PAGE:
clearly outperforms the link selection conﬁguration obtained

with the greedy heuristic. Improvement of 2.24% in through-

put, and reductions of 14.30% in energy consumption, and

0.42% in computational time can be observed. Moreover, the

average energy and time values provided by the randomized

algorithm are similar to the optimal / near-optimal solutions

provided by Baron, which has been stopped after 1000 seconds

of computational time. This demonstrates that our probabilistic

algorithm is able to provide near-optimal solutions –similar to

the ones provided by the exact solver– in much lower com-

putation times. The higher improvement in terms of energy is

expected, since the objective function in (11a) is designed for

minimizing the energy consumption.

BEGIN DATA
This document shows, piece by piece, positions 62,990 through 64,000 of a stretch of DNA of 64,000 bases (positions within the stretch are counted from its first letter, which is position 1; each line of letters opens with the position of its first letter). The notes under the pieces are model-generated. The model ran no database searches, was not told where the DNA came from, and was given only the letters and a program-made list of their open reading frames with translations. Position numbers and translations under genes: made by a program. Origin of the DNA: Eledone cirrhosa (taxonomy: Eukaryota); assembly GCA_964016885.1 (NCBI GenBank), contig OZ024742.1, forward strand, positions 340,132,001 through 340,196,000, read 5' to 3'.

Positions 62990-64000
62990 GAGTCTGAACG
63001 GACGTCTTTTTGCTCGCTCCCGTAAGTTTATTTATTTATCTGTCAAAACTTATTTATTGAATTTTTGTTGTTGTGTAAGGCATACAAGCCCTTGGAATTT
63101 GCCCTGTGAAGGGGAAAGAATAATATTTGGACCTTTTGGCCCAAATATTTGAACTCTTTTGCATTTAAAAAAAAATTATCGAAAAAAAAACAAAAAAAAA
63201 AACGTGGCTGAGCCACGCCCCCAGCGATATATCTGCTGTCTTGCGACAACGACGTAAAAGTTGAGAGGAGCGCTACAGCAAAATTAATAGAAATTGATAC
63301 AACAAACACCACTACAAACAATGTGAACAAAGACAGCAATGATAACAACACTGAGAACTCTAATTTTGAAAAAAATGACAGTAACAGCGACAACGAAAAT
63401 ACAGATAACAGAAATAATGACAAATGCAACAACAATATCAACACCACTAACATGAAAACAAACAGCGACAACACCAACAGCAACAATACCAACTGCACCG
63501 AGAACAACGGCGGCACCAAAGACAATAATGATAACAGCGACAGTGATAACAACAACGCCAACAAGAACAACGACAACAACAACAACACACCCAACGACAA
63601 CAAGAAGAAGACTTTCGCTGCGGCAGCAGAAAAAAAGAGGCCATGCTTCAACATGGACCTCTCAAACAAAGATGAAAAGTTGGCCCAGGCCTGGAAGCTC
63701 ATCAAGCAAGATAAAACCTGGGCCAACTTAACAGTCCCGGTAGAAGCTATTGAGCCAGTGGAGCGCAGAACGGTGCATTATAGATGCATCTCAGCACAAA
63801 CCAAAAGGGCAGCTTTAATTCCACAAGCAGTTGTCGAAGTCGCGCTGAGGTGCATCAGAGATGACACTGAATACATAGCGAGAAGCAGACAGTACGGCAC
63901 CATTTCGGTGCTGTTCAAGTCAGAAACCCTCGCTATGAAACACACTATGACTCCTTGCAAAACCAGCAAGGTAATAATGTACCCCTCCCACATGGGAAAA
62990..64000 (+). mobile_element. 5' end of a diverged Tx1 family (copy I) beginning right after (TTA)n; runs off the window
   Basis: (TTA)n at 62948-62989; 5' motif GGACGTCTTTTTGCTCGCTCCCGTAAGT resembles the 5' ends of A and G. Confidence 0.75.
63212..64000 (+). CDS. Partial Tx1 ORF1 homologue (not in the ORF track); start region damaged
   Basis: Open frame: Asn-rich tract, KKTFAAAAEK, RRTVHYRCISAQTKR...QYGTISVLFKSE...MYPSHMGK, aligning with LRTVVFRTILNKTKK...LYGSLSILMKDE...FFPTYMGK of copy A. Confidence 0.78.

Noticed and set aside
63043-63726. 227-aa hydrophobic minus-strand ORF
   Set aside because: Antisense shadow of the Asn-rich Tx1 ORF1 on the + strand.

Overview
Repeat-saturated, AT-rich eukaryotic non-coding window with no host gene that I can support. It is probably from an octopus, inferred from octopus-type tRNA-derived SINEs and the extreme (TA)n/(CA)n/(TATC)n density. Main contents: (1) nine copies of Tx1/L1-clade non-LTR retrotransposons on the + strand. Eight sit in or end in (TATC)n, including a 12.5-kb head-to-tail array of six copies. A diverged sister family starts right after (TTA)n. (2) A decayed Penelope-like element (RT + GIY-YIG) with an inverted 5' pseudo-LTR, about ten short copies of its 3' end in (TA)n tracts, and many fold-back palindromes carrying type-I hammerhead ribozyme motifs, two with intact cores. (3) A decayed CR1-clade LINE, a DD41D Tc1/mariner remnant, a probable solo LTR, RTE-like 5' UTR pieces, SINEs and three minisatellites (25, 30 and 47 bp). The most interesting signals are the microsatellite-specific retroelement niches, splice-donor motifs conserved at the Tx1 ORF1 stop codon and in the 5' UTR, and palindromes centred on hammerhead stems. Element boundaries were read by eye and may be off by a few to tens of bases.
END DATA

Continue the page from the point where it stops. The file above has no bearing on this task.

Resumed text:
Tab. IV shows indeed the time needed by the algorithms

for achieving a stable solution of the link selection problem;

such time is not directly related to the time needed for the

application computation in Tab. III, while it is more related

to the ability of the algorithms to solve the problem in a

fast way and, hence, its exploitation in a real-life dynamic

scenario. On the one hand, it has to be noted that the exact

solver requires computation times that cannot be employed

in real-life practice. On the other hand, the computing time

employed by the biased-randomized algorithm is below a few

seconds, which is still a little higher than the one employed by

the greedy algorithm. This is due to the fact that the biased-

randomized algorithm is run several times in a multi-start

process. Nevertheless, it is still an acceptable computing time.

Moreover, if necessary the biased-randomized algorithm could

be easily parallelized –by simply running each iteration of the

multi-start process in a different core or computer–, so its

computing time would be the same as the one employed by

the greedy algorithm –i.e., in the order of milliseconds.

The results are visually compared in Figs. 4 and 5a, where